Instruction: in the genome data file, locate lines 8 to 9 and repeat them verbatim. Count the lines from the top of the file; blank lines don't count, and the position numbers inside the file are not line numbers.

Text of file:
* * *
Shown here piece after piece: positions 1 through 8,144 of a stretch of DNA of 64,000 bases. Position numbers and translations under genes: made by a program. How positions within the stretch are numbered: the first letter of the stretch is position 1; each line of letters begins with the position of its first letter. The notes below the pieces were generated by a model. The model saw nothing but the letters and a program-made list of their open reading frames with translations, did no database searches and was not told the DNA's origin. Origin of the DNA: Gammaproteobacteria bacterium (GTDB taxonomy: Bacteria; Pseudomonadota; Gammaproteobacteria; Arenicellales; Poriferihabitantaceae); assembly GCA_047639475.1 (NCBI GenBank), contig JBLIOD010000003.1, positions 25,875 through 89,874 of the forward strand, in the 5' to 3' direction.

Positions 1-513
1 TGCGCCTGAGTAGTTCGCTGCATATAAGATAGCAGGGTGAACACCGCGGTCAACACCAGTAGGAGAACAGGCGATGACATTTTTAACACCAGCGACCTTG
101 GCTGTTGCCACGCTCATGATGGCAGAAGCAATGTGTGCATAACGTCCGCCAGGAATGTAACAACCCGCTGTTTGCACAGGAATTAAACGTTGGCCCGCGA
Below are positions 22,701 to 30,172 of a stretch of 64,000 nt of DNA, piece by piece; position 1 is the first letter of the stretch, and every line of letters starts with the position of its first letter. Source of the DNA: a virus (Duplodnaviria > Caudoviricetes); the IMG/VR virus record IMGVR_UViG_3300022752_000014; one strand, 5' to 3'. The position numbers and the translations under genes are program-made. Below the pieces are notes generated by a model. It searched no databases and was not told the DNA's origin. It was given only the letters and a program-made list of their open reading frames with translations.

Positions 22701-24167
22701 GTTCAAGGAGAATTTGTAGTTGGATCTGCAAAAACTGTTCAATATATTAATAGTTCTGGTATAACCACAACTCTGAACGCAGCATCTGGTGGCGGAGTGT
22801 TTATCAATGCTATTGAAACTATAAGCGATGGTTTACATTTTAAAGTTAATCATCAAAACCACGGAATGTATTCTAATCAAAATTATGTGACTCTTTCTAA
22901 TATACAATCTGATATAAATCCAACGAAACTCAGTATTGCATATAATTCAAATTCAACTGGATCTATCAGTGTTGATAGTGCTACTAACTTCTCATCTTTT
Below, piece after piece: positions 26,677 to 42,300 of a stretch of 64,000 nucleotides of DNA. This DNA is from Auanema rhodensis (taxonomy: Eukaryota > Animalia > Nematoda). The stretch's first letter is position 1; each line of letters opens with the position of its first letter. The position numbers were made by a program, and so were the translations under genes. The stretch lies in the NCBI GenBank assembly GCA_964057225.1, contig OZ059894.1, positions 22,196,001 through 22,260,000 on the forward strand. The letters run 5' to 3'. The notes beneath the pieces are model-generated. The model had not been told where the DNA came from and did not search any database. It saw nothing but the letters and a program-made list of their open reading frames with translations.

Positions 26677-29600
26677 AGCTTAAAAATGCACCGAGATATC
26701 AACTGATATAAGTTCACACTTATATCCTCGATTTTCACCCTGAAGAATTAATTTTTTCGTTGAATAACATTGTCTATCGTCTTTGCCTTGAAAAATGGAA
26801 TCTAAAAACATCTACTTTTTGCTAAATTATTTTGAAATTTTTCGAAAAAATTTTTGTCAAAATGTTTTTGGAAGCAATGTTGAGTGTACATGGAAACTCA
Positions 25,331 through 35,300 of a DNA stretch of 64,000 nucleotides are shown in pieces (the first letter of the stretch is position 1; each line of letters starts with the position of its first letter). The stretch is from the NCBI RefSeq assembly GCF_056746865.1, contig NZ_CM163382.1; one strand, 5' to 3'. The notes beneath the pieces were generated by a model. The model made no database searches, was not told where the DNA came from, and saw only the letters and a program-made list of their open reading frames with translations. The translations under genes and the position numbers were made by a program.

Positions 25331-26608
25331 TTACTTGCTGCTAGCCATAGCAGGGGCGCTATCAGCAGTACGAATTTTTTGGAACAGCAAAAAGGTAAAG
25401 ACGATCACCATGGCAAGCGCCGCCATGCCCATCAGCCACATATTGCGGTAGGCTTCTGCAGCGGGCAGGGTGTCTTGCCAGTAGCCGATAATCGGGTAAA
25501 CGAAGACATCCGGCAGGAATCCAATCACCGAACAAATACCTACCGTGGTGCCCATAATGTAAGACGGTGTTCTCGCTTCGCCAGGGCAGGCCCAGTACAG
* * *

22801 TTATCAATGCTATTGAAACTATAAGCGATGGTTTACATTTTAAAGTTAATCATCAAAACCACGGAATGTATTCTAATCAAAATTATGTGACTCTTTCTAA
22901 TATACAATCTGATATAAATCCAACGAAACTCAGTATTGCATATAATTCAAATTCAACTGGATCTATCAGTGTTGATAGTGCTACTAACTTCTCATCTTTT